This would be an excellent production with any musical star but Anne-Marie Duff adds a wow factor. She may not be as good a singer or dancer as those who’ve made a career out of musicals but she can sing and she can dance and she brings to the part all the emotional depth of a great actor. You feel her pain and you feel her ecstasy, and her pick-yourself-up-and-try-again smile is infectious.

Production shot of Anne-Marie Duff in Sweet Charity at the Donmar Warehouse. Photo by Johan Persson
Anne-Marie Duff in Sweet Charity. Photo: Johan Persson

Charity is a taxi dancer in the 1960s. If you don’t know what that is (and I didn’t), it’s someone who works in a club where punters can hire them for a dance, and sometimes more. Charity believes in love. Despite being conned and let down many times, she remains an optimist and keeps looking for love. When things go wrong, she simply changes reality to suit her romantic view of love.

Ironically, despite being no virgin, she remains an innocent, which is the essence of her vulnerability but it’s also her strength. You could simply dismiss her as a naive fool, instead her way of seeing the best in people and not losing hope is inspirational. We want her to find love, even though we fear she won’t.

Anne-Marie Duff is perfect for the part. Her song-and-dance rendering of If My Friends Could See Me Now complete with a routine with a top hat and cane perfectly conveys Charity’s child-like unaffectedness. And her I’m A Brass Band is a joyous expression of what it feels like to be in love.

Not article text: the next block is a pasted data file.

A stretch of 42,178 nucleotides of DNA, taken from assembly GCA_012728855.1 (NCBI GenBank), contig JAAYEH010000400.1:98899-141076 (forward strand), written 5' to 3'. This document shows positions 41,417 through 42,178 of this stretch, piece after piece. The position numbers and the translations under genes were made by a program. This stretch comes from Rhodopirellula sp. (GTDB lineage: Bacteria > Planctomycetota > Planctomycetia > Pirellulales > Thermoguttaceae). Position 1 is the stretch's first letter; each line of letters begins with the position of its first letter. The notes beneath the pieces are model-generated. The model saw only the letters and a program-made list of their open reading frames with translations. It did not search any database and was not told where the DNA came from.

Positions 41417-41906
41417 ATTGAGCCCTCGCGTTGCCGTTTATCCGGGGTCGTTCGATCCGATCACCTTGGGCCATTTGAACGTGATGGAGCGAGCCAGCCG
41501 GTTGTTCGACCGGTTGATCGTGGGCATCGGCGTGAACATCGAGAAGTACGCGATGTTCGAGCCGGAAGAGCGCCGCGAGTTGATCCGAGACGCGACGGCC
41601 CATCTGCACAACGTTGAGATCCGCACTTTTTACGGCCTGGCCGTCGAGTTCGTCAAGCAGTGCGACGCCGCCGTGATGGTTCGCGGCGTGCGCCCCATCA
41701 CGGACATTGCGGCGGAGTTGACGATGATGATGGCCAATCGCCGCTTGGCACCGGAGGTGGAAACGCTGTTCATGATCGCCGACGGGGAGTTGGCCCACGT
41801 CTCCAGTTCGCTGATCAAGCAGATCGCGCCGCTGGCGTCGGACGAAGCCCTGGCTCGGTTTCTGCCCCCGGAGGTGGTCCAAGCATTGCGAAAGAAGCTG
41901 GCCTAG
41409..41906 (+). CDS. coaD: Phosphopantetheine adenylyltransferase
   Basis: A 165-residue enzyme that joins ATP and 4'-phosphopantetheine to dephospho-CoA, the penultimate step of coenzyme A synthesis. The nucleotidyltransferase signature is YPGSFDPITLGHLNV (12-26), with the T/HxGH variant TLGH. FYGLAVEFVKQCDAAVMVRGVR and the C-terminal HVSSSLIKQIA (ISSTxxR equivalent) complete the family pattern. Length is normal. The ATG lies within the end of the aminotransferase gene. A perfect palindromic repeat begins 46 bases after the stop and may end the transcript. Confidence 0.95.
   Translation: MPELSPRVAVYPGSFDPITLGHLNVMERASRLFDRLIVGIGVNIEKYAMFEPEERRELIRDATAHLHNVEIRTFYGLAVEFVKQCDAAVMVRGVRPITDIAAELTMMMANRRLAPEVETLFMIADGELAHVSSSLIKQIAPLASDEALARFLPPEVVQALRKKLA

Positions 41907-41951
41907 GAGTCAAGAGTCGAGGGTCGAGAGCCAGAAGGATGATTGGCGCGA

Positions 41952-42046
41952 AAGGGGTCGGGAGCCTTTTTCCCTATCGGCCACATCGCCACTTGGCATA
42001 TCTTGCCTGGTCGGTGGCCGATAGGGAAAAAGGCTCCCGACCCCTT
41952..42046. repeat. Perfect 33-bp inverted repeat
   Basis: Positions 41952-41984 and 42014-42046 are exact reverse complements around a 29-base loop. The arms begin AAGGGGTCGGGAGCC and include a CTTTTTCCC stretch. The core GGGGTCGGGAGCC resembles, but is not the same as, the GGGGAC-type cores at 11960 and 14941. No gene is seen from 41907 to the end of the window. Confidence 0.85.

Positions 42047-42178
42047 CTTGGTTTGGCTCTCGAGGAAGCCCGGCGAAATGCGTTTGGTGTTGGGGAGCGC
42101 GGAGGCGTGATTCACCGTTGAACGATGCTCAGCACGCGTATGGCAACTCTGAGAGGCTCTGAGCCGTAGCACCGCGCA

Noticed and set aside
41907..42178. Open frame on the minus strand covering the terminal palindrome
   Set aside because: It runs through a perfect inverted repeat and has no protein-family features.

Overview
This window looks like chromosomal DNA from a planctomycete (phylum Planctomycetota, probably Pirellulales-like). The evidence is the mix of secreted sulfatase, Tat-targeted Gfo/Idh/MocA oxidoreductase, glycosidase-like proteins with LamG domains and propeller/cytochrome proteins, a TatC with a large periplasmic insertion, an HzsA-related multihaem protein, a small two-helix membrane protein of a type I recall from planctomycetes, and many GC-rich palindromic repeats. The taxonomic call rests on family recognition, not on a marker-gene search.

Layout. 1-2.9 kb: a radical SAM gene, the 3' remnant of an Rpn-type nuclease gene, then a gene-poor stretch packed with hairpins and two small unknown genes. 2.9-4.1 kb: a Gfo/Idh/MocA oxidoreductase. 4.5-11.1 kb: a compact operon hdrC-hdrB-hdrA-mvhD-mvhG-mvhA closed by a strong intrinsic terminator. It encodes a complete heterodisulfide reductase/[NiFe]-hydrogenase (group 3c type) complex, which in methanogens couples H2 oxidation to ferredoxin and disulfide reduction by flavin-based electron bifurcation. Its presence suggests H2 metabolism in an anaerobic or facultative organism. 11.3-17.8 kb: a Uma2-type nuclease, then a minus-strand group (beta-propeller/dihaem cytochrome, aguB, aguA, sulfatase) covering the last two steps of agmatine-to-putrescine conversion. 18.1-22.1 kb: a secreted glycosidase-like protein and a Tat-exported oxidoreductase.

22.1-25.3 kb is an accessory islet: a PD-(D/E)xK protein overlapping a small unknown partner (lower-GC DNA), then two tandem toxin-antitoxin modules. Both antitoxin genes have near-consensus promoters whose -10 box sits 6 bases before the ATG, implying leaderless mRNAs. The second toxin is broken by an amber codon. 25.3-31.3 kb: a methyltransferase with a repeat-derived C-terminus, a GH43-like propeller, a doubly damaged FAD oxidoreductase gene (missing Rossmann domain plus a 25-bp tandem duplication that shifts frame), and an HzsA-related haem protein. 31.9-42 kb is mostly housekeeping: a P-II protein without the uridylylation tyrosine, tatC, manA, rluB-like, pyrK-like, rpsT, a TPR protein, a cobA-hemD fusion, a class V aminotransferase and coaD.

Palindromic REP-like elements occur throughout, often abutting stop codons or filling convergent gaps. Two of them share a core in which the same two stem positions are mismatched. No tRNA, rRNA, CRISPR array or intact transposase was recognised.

Production shot of Anne-MarieDuff and Arthur Darrell in Sweet Charity at The Donmar Wrehouse in London. Photo: Johan Persson
Anne-MarieDuff (left) and Arthur Darrell in Sweet Charity. Photo: Johan Persson

But it’s not a one woman show.

Arthur Darvill as Charity’s shy insecure boyfriend and Martin Marquez as a charming and charmed (by Charity) film star are both superb. Most of all there are the women who make up the rest of the taxi dancers. Their performance and reprise of Big Spender are astonishing. In the intimate setting of the Donmar where the audience is only four rows deep, these women saying ‘Let me show you a good time?’ is very personal.

Production shot of Charlotte Jaconelli and the ensemble in Sweet Charity at The Donmar in London. Photo by Johan Persson
Charlotte Jaconelli and the ensemble in Sweet Charity. Photo: Johan Persson

The stunning choreography by Wayne McGregor, paying homage to the original work by Bob Fosse, evokes Cabaret and Chicago. Robert Jones’ set, a simple open stage with silvery props and furniture inspired by Andy Warhol’s 1960s Silver Factory, suggests Charity’s bright optimism in a harsh world.

What a way for director Josie Rourke to bow out as Artistic Director of the Donmar.

Sweet Charity can be seen at the Donmar until 8 June 2019

Here’s the link to the YouTube review of Sweet Charity

Review revised on 18 April to add further description of design.